Paducah, Kentucky

| View Cart ⇗ | Info

“View of the town of Paducah, Ky., at the confluence of the rivers Ohio and Tennessee, the Northern terminus of the Mobile and Ohio railroad. This flourishing city, the capital of McCracken County, is situated at the confluence of the Ohio and Tennessee Rivers, and is connected with Mobile by railroad. It had a fine range of warehouses fronting the river, contained five churches, two banks and two newspaper offices; it had also a marine hospital. Its position had given it many commercial advantages, which were fast operating to make it one of the most progressive cities of the West. When, however, the confederates took possession of the Columbus and Hickman, two important points in Kentucky on the Mississippi, it became necessary to hold them in check and to prevent their flanking the Federal stronghold of Cairo; and with his usual sagacity and promptitude, General Grant immediately occupied Paducah. This step, although an apparent invasion of the sacred soil of Kentucky, received the entire approval of that loyal and gallant Sate as expressed through her Legislature; and Paducah was of course retained while the necessity for its occupation existed. Paducah contained about 8,000 inhabitants, very few of whom were tainted with the secession treason. It is 47 miles east from Cairo, and 225 from Louisville. It is named after a famous Indian chief who formerly lived in its vicinity."— Frank Leslie, 1896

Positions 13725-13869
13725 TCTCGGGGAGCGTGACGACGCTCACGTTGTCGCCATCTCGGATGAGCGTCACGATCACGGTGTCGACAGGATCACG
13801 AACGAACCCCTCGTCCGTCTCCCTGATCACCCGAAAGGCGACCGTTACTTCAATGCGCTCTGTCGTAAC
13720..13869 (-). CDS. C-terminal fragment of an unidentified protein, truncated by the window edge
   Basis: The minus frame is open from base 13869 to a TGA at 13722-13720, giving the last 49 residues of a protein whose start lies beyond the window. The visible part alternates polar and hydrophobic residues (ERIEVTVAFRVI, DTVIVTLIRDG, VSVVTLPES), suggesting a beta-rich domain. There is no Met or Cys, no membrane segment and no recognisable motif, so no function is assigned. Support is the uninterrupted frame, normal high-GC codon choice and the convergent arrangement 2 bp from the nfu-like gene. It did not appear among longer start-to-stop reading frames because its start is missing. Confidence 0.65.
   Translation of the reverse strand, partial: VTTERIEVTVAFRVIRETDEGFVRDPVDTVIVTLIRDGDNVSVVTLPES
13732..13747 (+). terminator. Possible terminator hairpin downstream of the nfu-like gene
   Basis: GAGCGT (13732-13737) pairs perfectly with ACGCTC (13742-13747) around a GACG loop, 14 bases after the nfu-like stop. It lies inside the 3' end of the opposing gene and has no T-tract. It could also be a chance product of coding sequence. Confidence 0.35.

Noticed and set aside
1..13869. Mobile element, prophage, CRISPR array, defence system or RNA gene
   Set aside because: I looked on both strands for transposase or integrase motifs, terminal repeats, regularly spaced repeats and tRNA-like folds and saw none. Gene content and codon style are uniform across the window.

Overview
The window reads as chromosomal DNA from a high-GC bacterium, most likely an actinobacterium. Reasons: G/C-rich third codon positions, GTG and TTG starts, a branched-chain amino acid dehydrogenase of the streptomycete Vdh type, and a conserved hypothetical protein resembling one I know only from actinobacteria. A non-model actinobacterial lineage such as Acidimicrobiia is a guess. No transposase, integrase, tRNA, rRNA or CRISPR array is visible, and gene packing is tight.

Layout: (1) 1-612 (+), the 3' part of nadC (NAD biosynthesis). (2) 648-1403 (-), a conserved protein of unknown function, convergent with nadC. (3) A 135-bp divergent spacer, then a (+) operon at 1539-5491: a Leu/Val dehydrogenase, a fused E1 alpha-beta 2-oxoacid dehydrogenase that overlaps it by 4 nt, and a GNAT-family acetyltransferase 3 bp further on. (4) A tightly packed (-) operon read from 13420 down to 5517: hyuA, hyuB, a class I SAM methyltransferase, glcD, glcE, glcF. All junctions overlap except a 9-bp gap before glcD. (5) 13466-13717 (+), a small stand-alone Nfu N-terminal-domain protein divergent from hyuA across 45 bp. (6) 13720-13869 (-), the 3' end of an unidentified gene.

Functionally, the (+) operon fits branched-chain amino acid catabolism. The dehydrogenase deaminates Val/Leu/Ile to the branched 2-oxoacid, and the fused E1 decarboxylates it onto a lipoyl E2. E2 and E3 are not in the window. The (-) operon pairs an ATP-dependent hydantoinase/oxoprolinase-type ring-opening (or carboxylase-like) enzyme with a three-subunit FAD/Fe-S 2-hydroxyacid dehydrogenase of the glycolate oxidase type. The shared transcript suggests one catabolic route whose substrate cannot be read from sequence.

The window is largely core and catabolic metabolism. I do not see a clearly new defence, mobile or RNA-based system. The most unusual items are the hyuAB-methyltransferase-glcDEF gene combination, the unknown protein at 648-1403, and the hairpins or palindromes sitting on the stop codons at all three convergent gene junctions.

Frank Leslie Famous Leaders and Battle Scenes of the Civil War (New York, NY: Mrs. Frank Leslie, 1896)


TIFF (full resolution)

2400×1488, 2.6 MiB

Large GIF

1024×634, 252.7 KiB

Medium GIF

640×396, 103.8 KiB

Small GIF

320×198, 29.6 KiB